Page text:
The Supreme Court has asked U.S. Solicitor General Donald Verrilli for the government's opinion in a closely watched dispute between Google and Oracle over whether copyright protections should extend to application programming interfaces (APIs).
Oracle sued Google back in 2010 over the latter's use of certain Java APIs in its Android operating system. In its lawsuit, Oracle claimed that Google had infringed on its patents and copyrights in doing so. The company is seeking $1 billion in damages from Google.
Google and its numerous supporters, including the Computer and Communications Industry Association of America, Yahoo and Hewlett-Packard, have argued that software developers need the ability to freely extend and implement existing APIs without any copyright restrictions. They have claimed that APIs are fundamental to software and hardware interoperability and noted that the Internet as it exists today would not have been possible if companies had been allowed to copyright APIs.
In May 2012, the U.S. District Court for the Northern District Court agreed with that sentiment and ruled the Java APIs in question did not have copyright protections. The court held that Google, therefore, had not violated any copyright laws in using them in its Android mobile operating system.
However, two years later in May 2014, the U.S Court of Appeals for the Federal Circuit, which reviewed the case upon Oracle's appeal, reversed the District Court and held that APIs can indeed by copyrighted. But the appellate court left it up to the lower court to decide if Google could claim fair use as a defense for having used the APIs.
Google, in turn, appealed to the U.S. Supreme Court in an October 2014 petition that asked the nation's highest court to review the lower court's decision.
In its appeal, Google said the issue in question was whether copyright protection should extend "to all elements of an original work of computer software, including a system or method of operation that an author could have written in more than one way."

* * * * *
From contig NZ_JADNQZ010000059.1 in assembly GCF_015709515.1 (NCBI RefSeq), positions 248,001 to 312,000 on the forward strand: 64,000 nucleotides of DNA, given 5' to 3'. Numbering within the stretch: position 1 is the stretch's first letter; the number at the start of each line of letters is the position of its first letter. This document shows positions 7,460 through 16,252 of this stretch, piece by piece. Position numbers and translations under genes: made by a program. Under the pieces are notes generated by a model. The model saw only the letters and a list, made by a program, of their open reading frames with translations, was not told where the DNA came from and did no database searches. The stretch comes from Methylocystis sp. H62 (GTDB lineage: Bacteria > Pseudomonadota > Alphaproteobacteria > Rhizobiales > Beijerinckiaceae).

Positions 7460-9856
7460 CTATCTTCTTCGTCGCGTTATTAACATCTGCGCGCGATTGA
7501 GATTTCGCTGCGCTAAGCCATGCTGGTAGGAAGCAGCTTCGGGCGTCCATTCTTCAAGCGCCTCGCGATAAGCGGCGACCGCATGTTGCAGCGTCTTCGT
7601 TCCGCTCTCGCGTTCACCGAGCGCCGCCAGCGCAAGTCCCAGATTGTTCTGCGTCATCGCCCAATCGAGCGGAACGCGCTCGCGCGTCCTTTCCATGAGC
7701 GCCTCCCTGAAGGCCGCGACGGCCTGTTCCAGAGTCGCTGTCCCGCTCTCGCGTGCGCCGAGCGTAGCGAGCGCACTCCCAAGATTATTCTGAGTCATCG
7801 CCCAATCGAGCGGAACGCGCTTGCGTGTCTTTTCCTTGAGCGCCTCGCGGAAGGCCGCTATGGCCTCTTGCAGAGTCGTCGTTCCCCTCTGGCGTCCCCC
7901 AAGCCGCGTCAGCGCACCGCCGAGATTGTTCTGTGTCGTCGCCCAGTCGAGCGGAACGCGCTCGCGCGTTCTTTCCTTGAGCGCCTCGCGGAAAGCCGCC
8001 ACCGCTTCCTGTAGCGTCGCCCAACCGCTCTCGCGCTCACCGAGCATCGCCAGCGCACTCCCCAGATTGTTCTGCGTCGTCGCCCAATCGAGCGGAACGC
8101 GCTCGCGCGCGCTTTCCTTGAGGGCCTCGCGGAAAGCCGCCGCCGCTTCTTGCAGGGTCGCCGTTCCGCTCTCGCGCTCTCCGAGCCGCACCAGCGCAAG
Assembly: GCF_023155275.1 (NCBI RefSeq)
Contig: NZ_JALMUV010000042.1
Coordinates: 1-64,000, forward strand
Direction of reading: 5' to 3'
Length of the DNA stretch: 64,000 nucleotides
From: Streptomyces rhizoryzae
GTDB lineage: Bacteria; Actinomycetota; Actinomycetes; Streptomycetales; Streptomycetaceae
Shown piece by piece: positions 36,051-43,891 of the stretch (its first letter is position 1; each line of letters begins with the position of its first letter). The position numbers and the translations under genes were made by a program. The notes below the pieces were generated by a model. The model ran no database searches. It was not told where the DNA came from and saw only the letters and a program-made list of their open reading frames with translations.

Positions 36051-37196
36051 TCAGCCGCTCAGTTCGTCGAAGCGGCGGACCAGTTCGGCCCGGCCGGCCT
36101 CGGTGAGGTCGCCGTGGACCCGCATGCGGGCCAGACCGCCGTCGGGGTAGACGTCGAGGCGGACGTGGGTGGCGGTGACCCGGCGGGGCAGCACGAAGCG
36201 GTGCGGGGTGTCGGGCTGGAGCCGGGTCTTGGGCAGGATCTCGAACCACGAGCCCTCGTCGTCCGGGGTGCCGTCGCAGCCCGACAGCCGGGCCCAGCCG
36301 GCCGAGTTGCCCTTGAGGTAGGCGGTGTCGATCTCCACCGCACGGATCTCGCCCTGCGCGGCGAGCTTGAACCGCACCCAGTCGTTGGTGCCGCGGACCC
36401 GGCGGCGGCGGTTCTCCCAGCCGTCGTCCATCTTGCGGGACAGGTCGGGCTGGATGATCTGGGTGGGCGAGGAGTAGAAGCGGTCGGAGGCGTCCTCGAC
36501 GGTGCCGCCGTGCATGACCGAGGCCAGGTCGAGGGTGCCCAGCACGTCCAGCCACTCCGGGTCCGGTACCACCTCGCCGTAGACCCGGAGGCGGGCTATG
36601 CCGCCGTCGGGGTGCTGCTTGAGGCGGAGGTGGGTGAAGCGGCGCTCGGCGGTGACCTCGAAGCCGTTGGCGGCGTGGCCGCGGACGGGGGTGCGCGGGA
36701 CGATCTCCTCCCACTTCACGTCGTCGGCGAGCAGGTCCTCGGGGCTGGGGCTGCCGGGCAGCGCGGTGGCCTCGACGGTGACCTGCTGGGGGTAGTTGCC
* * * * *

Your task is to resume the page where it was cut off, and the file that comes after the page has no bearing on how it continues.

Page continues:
Monday's ruling stems from that motion and invites Verrilli to file a brief expressing the views of the Obama Administration in the matter. It does not mean that the court has agreed to review the case.
"It's not all that unusual for the court to seek the views of the SG," in such situations, said Corynne McSherry, intellectual property director at the Electronic Frontier Foundation (EFF). "It may signal that the court recognizes the importance of this case."
The case has huge implications for the software industry. APIs basically provide a way for different software applications and programs to communicate with each other in a seamless fashion.
Google has argued that copyrighting APIs is dangerous because it would make it much harder for companies to innovate and build programs and systems capable of interaction with products from other developers.
In its amicus curiae brief, the EFF has noted that courts around the country have long held that the Copyright Act only protects a software developer's source code and creative expression. "[It] does not cover the processes, systems and methods of operation that the code may employ to interface with other software," the rights firm said in its brief, which was filed on behalf of dozens of computer scientists.